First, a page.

But in the meantime, I suggest an approach which I think would not have the disadvantages of the kind of attenuated Mass-attendance which so many Catholics have to be satisfied with at present—and which might be a more authentic attempt to take seriously the words of Jesus to his followers: ‘Do this in memory of me’.
Why not set up a process where members of the congregation would take part in a Zoom event where there is maximum participation by the participants. This would be done first of all by enabling all the participants to see each other in the beginning in ‘gallery view’. Then some members of this virtual congregation would read the first reading and the psalm. The priest would then encourage some of the congregation to share their reflections on the scripture readings and to make spontaneous Prayers of the Faithful. Furthermore, some of the participants might choose to have a little bread and wine in front of them and to consume them at the same time as the priest consumes the Host and drinks from the chalice. They would do this to ensure that the priest is not left alone as he eats and drinks ‘in memory of Jesus’.
If the priest, in consultation with the parish council, chooses to celebrate the Eucharist in this latter way, theologians and liturgists may wonder whether the priest’s intention could ‘reach out’ to consecrate the bread and wine consumed by members of the congregation. This is not a question to which I would venture here to offer an answer. And I am not even sure whether it is a question that needs to be answered—or perhaps even to be asked. Maybe it is sufficient that the celebration offers deep spiritual nourishment to the priest and the members of the congregation as they strive together to celebrate the Eucharist ‘in memory of Jesus’.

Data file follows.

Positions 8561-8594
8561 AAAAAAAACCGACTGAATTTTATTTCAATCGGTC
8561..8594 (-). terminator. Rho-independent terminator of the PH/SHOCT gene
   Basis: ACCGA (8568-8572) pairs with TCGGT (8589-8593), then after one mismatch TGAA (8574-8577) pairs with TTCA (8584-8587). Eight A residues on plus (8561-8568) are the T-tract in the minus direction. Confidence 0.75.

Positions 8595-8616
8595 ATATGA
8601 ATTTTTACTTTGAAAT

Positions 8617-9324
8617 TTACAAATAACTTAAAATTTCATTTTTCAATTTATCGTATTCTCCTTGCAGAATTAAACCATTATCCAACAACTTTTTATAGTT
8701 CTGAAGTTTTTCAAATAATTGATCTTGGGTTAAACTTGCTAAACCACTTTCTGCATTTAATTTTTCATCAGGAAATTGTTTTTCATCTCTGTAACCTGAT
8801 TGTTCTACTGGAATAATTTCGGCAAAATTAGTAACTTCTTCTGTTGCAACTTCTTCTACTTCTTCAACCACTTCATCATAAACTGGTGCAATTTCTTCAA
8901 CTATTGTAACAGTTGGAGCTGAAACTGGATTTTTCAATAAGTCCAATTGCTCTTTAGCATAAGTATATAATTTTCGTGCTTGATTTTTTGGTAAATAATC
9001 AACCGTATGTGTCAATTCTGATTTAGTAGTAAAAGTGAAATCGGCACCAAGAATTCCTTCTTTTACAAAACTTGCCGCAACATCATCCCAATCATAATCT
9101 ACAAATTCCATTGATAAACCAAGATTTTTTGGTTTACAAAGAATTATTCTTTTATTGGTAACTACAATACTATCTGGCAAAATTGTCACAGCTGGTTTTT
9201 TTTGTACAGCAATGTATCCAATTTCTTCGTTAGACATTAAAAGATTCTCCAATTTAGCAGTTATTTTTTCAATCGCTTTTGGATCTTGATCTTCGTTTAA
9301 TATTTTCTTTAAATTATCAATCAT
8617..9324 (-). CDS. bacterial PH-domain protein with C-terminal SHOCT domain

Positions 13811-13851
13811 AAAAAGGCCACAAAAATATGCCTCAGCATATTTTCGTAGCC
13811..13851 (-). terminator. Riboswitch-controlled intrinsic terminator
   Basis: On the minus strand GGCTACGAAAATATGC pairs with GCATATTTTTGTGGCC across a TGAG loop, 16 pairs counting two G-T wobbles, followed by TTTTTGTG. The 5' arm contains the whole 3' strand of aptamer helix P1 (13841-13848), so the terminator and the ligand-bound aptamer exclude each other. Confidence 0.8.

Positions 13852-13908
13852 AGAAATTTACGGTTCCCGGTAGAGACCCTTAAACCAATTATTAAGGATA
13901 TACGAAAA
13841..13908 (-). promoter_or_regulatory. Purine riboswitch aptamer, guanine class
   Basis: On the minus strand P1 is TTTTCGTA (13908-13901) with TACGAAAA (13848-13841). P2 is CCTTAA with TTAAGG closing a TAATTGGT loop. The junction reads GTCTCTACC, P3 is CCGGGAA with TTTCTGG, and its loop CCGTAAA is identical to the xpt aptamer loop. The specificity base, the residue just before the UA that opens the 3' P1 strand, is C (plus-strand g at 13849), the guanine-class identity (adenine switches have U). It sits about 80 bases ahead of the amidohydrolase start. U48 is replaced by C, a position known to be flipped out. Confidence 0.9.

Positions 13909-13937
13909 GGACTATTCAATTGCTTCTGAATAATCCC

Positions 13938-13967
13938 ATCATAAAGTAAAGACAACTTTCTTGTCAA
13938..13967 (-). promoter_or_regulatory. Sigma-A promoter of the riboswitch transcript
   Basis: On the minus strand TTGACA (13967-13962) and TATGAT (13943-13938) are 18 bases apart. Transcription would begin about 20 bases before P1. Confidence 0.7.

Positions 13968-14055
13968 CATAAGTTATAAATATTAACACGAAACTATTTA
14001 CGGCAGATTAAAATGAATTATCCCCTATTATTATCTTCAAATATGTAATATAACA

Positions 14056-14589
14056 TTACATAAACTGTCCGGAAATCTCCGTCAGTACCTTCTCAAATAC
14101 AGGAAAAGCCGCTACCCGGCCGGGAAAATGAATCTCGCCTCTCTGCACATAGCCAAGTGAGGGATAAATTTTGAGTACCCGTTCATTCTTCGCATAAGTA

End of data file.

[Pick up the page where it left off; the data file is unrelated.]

I wrote the above piece two weeks ago, and left it aside for several days just to see if I needed to make any changes. But I left it substantially intact and was on the point of sending it off when I saw Soline Humbert’s very interesting piece of 5 March on this ACP website (reprinted from SEARCH a theological journal of the Church of Ireland). I have great admiration of Soline as a person, and as a theologian and liturgist; and above all for her courage over so many years, in BASIC and more recently in We Are Church Ireland. My piece will seem very tame compared with what she has written.
I like to find whatever space I can within the existing legal structures of our Catholic Church, while pleading and pushing for changes which I think are called for. So, in my piece I am suggesting an approach which offers an opening for what I think is a more creative and participative approach to Eucharist than just tuning in to a Mass celebrated by a priest on his own in an empty church—but one which does not involve infringing the current Catholic liturgical rules.
Donal, thank you for sharing your thoughts. I hope they will lead to conversations between sacramental theologians and scripture scholars, as you suggest. Meantime though, as an ordinary punter, my first thought on the comment in your Postscript re not infringing the current Catholic liturgical rules, was “But is that not exactly what Jesus did? He infringed the current religious liturgical rules of his time because of the hunger of his followers”. Food for thought! (Mark 2: v.23-27)
Thank you for such sensitive writing. I am thoroughly tired – and angered – by priests and hierarchy who speak of ‘the Eucharistic fast we have all endured’ when they themselves have not endured anything of the sort. It fills me with hope to hear from a priest who has thought more carefully.
Thank you, Donal. You articulated perfectly what I had thought of myself and wished to put into practice. I also read Soline’s article and feeling initial unease was won over by the cogency of her argument.
I would be quite happy to participate in a group in the manner in which you suggest. Are there other readers who would join us? Let us make a start. My e-mail accompanies this comment. Paddy